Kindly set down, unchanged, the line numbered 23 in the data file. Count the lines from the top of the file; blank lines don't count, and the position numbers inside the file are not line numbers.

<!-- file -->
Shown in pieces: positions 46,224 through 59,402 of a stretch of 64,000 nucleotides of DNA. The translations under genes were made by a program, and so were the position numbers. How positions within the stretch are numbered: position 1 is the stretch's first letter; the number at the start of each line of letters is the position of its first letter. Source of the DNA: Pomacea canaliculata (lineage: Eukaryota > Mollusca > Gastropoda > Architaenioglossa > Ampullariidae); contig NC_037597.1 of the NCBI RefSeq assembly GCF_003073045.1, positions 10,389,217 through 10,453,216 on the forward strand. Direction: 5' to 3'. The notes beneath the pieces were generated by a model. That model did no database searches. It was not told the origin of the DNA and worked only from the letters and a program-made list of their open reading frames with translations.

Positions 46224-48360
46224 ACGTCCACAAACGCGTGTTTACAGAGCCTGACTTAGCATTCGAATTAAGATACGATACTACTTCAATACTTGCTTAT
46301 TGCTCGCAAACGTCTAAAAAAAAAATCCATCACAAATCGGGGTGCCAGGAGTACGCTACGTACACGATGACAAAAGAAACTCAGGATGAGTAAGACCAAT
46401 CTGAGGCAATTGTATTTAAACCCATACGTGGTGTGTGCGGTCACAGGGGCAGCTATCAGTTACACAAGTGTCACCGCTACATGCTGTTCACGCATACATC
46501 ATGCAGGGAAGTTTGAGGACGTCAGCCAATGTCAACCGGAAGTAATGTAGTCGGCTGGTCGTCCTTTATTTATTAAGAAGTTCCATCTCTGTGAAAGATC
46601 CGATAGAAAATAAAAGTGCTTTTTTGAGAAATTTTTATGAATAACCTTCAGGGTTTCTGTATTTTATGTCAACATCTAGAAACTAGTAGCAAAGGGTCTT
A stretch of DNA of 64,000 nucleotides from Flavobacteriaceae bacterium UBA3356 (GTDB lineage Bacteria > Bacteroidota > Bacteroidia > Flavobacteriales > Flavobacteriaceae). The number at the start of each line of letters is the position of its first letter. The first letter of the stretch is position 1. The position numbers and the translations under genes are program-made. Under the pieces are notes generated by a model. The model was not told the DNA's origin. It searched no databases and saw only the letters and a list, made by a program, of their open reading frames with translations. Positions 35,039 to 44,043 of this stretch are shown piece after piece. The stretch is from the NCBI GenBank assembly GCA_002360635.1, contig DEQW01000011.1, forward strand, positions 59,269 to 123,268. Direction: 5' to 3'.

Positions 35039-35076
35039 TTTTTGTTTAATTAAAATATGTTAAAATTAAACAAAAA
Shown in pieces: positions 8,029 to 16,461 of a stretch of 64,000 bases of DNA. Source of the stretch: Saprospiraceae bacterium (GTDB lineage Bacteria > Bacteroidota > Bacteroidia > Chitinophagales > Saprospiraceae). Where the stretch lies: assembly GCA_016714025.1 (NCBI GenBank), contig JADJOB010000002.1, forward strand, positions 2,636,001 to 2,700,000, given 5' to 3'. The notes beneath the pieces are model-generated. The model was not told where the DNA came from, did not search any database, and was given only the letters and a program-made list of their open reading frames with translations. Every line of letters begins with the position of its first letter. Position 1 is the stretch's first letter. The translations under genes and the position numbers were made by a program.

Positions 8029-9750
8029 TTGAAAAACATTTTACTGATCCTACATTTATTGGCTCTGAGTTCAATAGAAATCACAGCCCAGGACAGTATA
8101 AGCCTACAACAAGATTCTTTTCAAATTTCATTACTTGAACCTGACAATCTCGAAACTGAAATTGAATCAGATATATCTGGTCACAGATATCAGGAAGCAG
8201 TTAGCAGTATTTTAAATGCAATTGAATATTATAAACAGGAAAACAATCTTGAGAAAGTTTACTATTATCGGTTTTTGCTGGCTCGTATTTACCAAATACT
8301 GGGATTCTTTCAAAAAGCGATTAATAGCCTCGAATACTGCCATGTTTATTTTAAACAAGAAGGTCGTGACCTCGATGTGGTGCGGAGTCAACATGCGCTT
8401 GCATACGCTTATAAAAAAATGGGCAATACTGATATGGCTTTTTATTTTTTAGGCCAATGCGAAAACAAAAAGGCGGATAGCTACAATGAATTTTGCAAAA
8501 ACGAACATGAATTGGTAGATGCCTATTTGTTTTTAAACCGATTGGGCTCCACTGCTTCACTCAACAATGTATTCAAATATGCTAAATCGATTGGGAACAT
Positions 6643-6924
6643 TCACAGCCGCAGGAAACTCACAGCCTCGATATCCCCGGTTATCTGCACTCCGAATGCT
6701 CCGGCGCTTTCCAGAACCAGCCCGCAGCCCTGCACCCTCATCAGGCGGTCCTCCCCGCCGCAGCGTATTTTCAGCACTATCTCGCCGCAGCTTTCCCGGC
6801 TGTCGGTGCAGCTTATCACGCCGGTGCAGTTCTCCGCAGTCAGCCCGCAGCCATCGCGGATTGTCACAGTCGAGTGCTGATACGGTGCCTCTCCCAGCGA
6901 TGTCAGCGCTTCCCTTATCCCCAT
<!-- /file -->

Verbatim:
6901 TGTCAGCGCTTCCCTTATCCCCAT